Variable Operating Expenses Definition Variable Operating Cost

variable operating expenses

That’s why, to find your operating expense ratio, you need to divide your total operating expenses by your total revenue. However, variable expenses affect the business more daily if they’re directly related to your sales volume. Along the manufacturing process, there are specific items that are usually variable costs. For the examples of these variable costs below, consider the manufacturing and distribution processes for a major athletic apparel producer.

variable operating expenses

Operating expenses appear on a company’s income statement and are recorded as part of the cost of goods sold (COGS). Knowing the COGS helps managers and accountants estimate the company’s bottom line—if the COGS increases, they know the net income will decrease. If a pizzeria needs to make pizza, then they need workers (wages), ovens (equipment), and plenty of dough, sauce, and toppings (materials). The cost of these things is the operating expenses that help continue the pizzeria’s production. So, if a small business called K & S Liquors has $20,000 in monthly sales, $6,000 in operating expenses, and a taxable NII of $3,000, then the overhead cost ratio is 15.4%. Variable cost and average variable cost may not always be equal due to price increase or pricing discounts.

Variable Cost vs. Average Variable Cost

These costs can be recorded on a company’s income statement as separate line items, but they will eventually be subtracted from total revenue or sales for the period in question. The marginal cost will take into account the total cost of production, including both fixed and variable costs. Since fixed costs are static, however, the weight of fixed costs will decline as production scales up.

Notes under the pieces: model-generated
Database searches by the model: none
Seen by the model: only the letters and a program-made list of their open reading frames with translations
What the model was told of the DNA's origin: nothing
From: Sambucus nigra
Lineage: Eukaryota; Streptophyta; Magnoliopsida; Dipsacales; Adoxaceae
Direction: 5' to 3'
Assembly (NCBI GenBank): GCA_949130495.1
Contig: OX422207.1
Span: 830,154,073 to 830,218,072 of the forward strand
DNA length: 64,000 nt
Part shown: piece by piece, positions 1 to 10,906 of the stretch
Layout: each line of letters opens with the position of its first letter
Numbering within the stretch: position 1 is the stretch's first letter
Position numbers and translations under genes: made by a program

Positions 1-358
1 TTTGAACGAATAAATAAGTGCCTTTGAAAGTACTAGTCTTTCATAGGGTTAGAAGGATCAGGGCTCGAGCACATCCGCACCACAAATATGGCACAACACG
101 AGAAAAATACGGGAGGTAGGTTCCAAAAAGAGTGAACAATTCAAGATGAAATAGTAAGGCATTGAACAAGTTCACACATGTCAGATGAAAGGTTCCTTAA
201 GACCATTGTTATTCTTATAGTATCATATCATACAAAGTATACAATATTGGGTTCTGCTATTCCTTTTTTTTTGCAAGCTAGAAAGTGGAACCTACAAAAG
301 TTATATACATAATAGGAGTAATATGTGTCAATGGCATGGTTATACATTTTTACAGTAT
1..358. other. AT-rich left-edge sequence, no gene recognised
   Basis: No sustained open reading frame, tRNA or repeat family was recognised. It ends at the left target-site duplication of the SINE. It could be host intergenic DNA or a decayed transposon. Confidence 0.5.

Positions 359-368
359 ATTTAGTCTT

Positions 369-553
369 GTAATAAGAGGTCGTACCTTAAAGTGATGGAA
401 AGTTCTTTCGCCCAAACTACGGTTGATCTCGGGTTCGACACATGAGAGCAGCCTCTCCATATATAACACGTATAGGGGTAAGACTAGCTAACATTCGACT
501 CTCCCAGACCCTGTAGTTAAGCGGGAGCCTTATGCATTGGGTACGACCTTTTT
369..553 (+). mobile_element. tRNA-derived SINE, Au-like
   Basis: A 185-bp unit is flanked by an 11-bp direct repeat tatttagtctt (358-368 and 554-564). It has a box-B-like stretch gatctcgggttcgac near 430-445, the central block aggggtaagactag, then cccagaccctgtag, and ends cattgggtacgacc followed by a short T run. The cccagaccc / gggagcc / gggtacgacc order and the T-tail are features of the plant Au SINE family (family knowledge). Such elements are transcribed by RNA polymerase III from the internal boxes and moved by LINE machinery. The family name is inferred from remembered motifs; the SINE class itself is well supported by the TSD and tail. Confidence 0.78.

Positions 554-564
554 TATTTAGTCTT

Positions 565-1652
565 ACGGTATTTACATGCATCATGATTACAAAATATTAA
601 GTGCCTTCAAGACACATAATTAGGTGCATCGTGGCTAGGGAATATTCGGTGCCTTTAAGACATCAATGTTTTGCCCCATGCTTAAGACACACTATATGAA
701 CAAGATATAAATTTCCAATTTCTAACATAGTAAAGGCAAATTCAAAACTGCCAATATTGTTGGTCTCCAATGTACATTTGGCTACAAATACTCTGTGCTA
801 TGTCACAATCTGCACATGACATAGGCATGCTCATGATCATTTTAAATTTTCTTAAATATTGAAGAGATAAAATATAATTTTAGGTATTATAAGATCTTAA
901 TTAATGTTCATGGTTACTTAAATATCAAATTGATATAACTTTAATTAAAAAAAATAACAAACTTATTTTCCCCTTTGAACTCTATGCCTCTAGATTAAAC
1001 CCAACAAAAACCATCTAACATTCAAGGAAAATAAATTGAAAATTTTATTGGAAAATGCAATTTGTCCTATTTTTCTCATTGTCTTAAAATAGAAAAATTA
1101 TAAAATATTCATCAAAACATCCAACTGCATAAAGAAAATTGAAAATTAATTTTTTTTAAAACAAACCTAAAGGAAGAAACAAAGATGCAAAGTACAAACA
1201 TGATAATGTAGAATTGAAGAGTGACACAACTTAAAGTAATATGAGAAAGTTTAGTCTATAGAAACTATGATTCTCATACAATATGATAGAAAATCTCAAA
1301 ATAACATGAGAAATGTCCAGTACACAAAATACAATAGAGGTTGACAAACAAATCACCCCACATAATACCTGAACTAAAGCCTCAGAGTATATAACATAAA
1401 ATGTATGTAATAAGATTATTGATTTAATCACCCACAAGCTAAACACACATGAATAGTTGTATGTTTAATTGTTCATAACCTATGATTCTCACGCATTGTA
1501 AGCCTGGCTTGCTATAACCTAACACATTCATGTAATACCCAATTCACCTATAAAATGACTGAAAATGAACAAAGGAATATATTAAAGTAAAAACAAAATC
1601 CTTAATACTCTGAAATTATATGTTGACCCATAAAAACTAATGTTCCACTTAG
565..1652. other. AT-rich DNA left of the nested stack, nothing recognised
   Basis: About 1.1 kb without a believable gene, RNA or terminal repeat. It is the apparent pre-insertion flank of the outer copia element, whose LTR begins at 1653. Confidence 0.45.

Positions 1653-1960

For example, if a clothing store stopped selling clothes, its operating expenses would shrink because no material is needed. But just because the business owners stopped selling their products doesn’t mean they don’t have overhead costs, like rent, to pay out. Because variable costs scale alongside, every unit of output will theoretically have the same amount of variable costs. Therefore, total variable costs can be calculated by multiplying the total quantity of output by the unit variable cost. The concept of relevant range primarily relates to fixed costs, though variable costs may experience a relevant range of their own.

What Is the Formula for Total Variable Cost?

A variable cost is a corporate expense that changes in proportion to how much a company produces or sells. Variable costs increase or decrease depending on a company’s production or sales volume—they rise as production increases and fall as production decreases. In addition, compensation and benefits for production personnel and direct labor may be classified under operating expenses for accounting purposes. An operating expense is any type of expense that a company incurs during its normal day-to-day operations. Whether it’s a large corporation or a small, family-run enterprise, managers often look for ways to reduce their operating expenses (OPEXs).

This may hold true for tangible products going into a good as well as labor costs (i.e. it may cost overtime rates if a certain amount of hours are worked). Consider wholesale bulk pricing that prices goods by tiers based on quantity ordered. Fixed costs are expenses that remain the same regardless of production output. Whether a firm makes sales or not, it must pay its fixed costs, as these costs are independent of output. Therefore, a company can use average variable costing to analyze the most efficient point of manufacturing by calculating when to shut down production in the short-term.

Variable Cost: What It Is and How to Calculate It

The table below shows how the variable costs change as the number of cakes baked vary. Variable and fixed costs play into the degree of operating leverage a company has. In short, fixed costs are more risky, generate variable operating expenses a greater degree of leverage, and leaves the company with greater upside potential. On the other hand, variable costs are safer, generate less leverage, and leave the company with smaller upside potential.

  • Luckily, there are a few things you, as a business owner, can do to cut your costs.
  • These are costs composed of a mixture of both fixed and variable components.
  • One of those cost profiles is a variable cost that only increases if the quantity of output also increases.
  • Some companies also include the costs of goods sold (COGS) as an operating expense.

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